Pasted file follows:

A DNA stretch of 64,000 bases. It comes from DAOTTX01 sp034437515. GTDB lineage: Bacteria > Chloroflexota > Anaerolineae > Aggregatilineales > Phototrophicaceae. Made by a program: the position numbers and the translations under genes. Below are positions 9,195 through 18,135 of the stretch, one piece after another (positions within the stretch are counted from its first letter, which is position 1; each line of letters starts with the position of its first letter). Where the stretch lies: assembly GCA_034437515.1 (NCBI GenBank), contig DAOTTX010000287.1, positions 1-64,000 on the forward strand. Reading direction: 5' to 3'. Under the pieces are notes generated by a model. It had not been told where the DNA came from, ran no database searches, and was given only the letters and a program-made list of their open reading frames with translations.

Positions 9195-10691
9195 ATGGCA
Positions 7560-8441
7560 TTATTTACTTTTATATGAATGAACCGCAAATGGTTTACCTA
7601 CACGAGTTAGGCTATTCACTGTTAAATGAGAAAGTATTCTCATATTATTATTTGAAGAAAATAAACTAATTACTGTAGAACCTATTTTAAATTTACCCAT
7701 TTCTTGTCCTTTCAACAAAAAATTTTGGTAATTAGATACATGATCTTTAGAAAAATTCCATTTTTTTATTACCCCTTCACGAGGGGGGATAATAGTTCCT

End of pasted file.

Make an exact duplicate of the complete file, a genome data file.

A DNA stretch of 64,000 bases. It comes from DAOTTX01 sp034437515. GTDB lineage: Bacteria > Chloroflexota > Anaerolineae > Aggregatilineales > Phototrophicaceae. Made by a program: the position numbers and the translations under genes. Below are positions 9,195 through 18,135 of the stretch, one piece after another (positions within the stretch are counted from its first letter, which is position 1; each line of letters starts with the position of its first letter). Where the stretch lies: assembly GCA_034437515.1 (NCBI GenBank), contig DAOTTX010000287.1, positions 1-64,000 on the forward strand. Reading direction: 5' to 3'. Under the pieces are notes generated by a model. It had not been told where the DNA came from, ran no database searches, and was given only the letters and a program-made list of their open reading frames with translations.

Positions 9195-10691
9195 ATGGCA
Positions 7560-8441
7560 TTATTTACTTTTATATGAATGAACCGCAAATGGTTTACCTA
7601 CACGAGTTAGGCTATTCACTGTTAAATGAGAAAGTATTCTCATATTATTATTTGAAGAAAATAAACTAATTACTGTAGAACCTATTTTAAATTTACCCAT
7701 TTCTTGTCCTTTCAACAAAAAATTTTGGTAATTAGATACATGATCTTTAGAAAAATTCCATTTTTTTATTACCCCTTCACGAGGGGGGATAATAGTTCCT